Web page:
A unit consists of a cylinder head with all its components ; a piston ; a liner and a piston rod and a crank driving the crankshaft .None of the above can be worked on while the engine is running .
I have explained what can be done after the engine has been stopped and the "bad " unit isolated .
While the engine is running the only work that can be effected would be to tighten cylinder head nuts or apply a coat of paint .
Which part of NO do you not understand .
Think I will go and poor a drink Derek
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  #32  
Old 9th March 2014, 21:31
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Originally Posted by Derek Roger View Post
Think I will go and poor a drink Derek
What about the rest of us?... don't we get any ?

By George !! (Derek) I think they've got it now...
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  #33  
Old 9th March 2014, 21:36
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Oh dear. I think I've upset Derek
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  #34  
Old 9th March 2014, 21:36
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Originally Posted by Tmac1720 View Post
What about the rest of us?... don't we get any ?

By George !! (Derek) I think they've got it now...
The question is similar to " can you replace a section of wire on a high tension grid wire of 400KV while it is still live "

Think about it . Derek
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  #35  
Old 9th March 2014, 21:50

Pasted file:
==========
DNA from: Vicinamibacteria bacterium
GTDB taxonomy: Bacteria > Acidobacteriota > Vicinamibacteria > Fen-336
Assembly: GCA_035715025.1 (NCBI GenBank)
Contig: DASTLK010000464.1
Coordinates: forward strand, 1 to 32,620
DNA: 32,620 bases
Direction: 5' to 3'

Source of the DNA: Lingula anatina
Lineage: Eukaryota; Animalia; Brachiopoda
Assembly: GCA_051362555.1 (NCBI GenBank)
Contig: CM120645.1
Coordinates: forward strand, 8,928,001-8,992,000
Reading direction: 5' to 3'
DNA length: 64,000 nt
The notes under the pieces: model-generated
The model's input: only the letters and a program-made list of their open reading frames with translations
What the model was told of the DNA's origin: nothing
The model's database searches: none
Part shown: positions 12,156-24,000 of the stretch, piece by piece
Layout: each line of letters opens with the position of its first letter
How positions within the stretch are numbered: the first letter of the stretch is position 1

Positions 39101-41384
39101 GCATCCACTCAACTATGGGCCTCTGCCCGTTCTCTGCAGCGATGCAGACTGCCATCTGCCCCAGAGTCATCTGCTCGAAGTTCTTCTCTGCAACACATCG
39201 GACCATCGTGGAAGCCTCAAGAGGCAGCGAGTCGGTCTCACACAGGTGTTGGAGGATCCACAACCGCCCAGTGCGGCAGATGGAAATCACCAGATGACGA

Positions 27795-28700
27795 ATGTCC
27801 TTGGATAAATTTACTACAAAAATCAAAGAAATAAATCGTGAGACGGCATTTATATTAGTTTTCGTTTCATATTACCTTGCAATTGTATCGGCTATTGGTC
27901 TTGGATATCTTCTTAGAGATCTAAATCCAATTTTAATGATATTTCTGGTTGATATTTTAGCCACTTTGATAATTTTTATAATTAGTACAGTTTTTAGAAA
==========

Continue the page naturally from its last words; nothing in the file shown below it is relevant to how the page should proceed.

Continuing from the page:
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Originally Posted by Derek Roger View Post
The question is similar to " can you replace a section of wire on a high tension grid wire of 400KV while it is still live "

Think about it . Derek

From wiki

"Bare hand[edit]
Bare-hand, or potential working involves placing the worker in direct electrical contact with an energized overhead line. The worker might work alongside the lines, from a platform that is suspended from them, or may sit or stand directly on the line itself.[5] In all cases, the worker's body is maintained at the same voltage as the line. It is imperative that the worker maintain appropriate and adequate limits of approach to any part at a different potential.
The first procedures for barehand working were developed in 1960 by Harold L. Rorden, a high-voltage engineer for American Electric Power.[4] Techniques were further refined following field and laboratory tests.
There are a number of ways in which the worker can access the live parts:
The worker can access from a specialist type of mobile elevating work platform (MEWP) termed an insulating aerial device (IAD) which has a boom of insulating material and which all conductive parts at the platform end are bonded together. There are other requirements for safe working such as gradient control devices, a means of preventing a vacuum in the hydraulic lines, etc.
The worker can stand on an insulating ladder which is maneuvered to the line by means of non conductive rope.
The worker is lowered from a helicopter and transfers himself to the line.
The worker is brought alongside the wire in a hovering helicopter and works from that position.